4 Essential Software Solutions IT Admins Must Use

4 Essential Software Solutions IT Admins Must Use

Keeping computer systems free of malware is one of the most important jobs of any IT administrator. Maintaining the health of your IT infrastructure is essential to business functions, and new threats are created every day. IT admins need to be prepared for the possibility of intrusion so that their companies can thrive.

With the cost of a data breach sitting at $3.8 million according to a 2015 IBM study, infiltration can be hard to bounce back from. Admins should use every tool available to them to help prevent infection and maintain system health. Here are four essential software solutions that IT admins should consider:

1. Anti-virus
Malware is everywhere and new strains are being created every day. Therefore, it’s crucial for IT admins to invest in an anti-virus solution that protects their systems from malicious attacks that could compromise their data and impede business functions. Tommy Charles of Demand Media reported that anti-virus can close potential security leaks and provide the real-time protection necessary for scanning each program as it comes into contact with computer systems.

It helps to be prepared with layered security you can count on. Anti-Virus from Faronics combines the capabilities of anti-malware, anti-spyware and anti-virus software into one strong endpoint security solution.

2. Application whitelisting
This refers to a computer administration capability that keeps unauthorized or potentially malicious programs from running on your systems. According to TechTarget, the user or admin selects a list of programs that are allowed to run on the computer, and if an unauthorized program that isn’t on the list tries to boot up, the whitelisting tool doesn’t allow it to start. The alternative to whitelisting is a process called blacklisting, which creates a list of malicious programs instead. This is essentially how anti-virus software works.

Whether or not application whitelisting tools are preferable to anti-virus software depends on how admins want to holistically think about their cybersecurity strategies. While whitelisting involves prevention and blacklisting relies on detection, they both are essential tools for protecting systems.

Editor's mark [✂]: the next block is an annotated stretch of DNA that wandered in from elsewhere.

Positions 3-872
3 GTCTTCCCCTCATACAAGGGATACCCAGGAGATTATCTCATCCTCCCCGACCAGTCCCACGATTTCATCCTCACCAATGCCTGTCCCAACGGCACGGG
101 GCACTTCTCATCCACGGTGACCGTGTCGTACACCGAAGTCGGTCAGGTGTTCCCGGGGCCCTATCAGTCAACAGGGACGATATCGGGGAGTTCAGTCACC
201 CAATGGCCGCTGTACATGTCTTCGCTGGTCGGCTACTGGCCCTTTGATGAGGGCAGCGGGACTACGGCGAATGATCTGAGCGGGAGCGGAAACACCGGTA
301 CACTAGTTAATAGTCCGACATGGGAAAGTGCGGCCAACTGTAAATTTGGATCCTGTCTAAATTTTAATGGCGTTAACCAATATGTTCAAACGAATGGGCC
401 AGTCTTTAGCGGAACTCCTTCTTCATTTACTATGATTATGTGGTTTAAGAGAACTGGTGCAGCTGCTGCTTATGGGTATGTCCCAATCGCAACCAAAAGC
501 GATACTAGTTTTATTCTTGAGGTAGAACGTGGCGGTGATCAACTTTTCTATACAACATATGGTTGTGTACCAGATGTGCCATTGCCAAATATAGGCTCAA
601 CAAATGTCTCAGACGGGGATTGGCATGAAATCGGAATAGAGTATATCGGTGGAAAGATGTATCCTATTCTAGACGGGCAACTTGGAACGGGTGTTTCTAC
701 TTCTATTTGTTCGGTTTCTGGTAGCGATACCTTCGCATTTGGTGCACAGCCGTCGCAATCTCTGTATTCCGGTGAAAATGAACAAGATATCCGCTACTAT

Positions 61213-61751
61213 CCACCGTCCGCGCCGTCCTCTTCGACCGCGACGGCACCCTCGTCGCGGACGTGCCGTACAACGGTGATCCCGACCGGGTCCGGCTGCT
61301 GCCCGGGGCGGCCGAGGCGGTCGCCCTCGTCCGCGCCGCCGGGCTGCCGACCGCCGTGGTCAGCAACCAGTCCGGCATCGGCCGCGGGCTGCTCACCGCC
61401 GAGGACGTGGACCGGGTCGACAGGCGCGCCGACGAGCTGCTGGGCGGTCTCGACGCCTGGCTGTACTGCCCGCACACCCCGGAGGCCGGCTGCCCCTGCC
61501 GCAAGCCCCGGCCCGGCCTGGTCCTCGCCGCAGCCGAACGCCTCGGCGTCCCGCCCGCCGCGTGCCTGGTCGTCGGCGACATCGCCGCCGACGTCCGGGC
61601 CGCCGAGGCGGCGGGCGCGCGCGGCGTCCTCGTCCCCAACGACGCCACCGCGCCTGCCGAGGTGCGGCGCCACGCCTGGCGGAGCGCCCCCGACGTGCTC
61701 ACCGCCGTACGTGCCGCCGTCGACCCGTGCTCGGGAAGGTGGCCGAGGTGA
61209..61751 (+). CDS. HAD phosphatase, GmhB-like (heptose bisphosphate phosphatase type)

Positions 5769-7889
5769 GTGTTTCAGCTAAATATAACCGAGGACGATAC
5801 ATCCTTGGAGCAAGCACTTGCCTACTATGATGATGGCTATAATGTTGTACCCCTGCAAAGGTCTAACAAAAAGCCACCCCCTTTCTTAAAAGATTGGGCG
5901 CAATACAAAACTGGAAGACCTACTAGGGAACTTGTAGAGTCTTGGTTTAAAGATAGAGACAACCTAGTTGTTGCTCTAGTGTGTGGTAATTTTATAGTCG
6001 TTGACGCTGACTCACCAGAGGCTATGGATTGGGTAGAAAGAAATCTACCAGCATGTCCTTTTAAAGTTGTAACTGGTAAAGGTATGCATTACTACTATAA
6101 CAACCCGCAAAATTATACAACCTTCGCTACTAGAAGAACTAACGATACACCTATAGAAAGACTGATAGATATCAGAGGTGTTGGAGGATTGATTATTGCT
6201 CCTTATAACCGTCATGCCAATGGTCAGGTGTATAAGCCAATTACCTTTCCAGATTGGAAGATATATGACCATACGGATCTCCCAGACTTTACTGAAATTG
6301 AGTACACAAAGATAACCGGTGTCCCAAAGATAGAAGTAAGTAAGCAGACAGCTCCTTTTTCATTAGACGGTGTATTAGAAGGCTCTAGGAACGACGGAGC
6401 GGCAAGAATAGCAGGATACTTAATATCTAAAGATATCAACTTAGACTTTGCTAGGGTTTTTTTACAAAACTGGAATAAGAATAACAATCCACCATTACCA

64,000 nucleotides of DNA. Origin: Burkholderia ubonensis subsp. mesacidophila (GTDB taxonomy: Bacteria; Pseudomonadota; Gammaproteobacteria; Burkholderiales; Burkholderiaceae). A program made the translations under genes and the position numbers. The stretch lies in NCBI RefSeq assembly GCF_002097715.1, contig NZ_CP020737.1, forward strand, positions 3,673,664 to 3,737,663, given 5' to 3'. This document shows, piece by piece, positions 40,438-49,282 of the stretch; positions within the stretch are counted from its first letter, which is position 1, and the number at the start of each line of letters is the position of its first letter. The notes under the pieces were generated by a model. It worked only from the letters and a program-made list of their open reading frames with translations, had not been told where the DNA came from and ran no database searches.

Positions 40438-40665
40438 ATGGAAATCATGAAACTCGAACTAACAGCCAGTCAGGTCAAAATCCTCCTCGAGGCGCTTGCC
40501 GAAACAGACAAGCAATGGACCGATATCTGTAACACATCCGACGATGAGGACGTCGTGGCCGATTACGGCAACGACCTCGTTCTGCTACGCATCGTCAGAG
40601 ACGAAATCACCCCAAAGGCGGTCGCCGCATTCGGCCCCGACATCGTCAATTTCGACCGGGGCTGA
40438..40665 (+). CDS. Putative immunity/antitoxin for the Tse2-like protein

3. Power management
It takes a lot of power to run an IT network, and it is becoming increasingly important for companies to understand how their energy usage impacts both their electricity bills and the environment itself. For instance, the Natural Resource Defense Council found that in 2013, U.S. data centers consumed around 91 billion kilowatt-hours of energy – and they’re projected to use 140 billion kilowatt-hours by 2020. The computer network of an enterprise will use nowhere near this amount of electricity, but it’s still crucial to keep energy costs down and contribute to a healthier environment in the long run.

This is where power management software comes into play. Tools like Faronics Power Save allow companies to eliminate up to 50 percent of computer energy waste without impacting IT productivity. Businesses can save on energy bills and reduce carbon footprint with this kind of software.

4. Reboot to restore
A reboot to restore solution takes a snapshot of current computer settings and stores it in case of infection. Programs like Deep Freeze from Faronics allow admins to restore configurations to what they were at the time of that snapshot. In this way, the system is cleared of the malicious programs and normal function can resume. Deep Freeze can be deployed on enterprise networks or in the cloud – wherever your company needs it and on any system.

All of these software tools are essential for keeping computer systems secure and environments functioning at the optimum level. Contact Faronics today to see how our intelligent solutions can help IT admins from any industry maintain the health of their networks.

Kate Beckham

Kate has been lighting up the blogosphere for over 5 years, with a keen interest in social media and new malware threats. When not sitting at a café behind her Mac, you’ll usually find her scouring the racks for vintage finds or playing guitar.